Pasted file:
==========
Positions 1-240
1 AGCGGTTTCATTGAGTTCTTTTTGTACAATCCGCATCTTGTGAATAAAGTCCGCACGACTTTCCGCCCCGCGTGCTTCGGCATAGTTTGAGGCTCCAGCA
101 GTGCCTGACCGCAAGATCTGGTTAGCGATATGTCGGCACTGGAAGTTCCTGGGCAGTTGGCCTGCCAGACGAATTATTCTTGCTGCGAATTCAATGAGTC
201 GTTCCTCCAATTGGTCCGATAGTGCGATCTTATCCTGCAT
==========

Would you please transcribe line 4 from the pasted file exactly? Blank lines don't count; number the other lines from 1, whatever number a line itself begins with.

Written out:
201 GTTCCTCCAATTGGTCCGATAGTGCGATCTTATCCTGCAT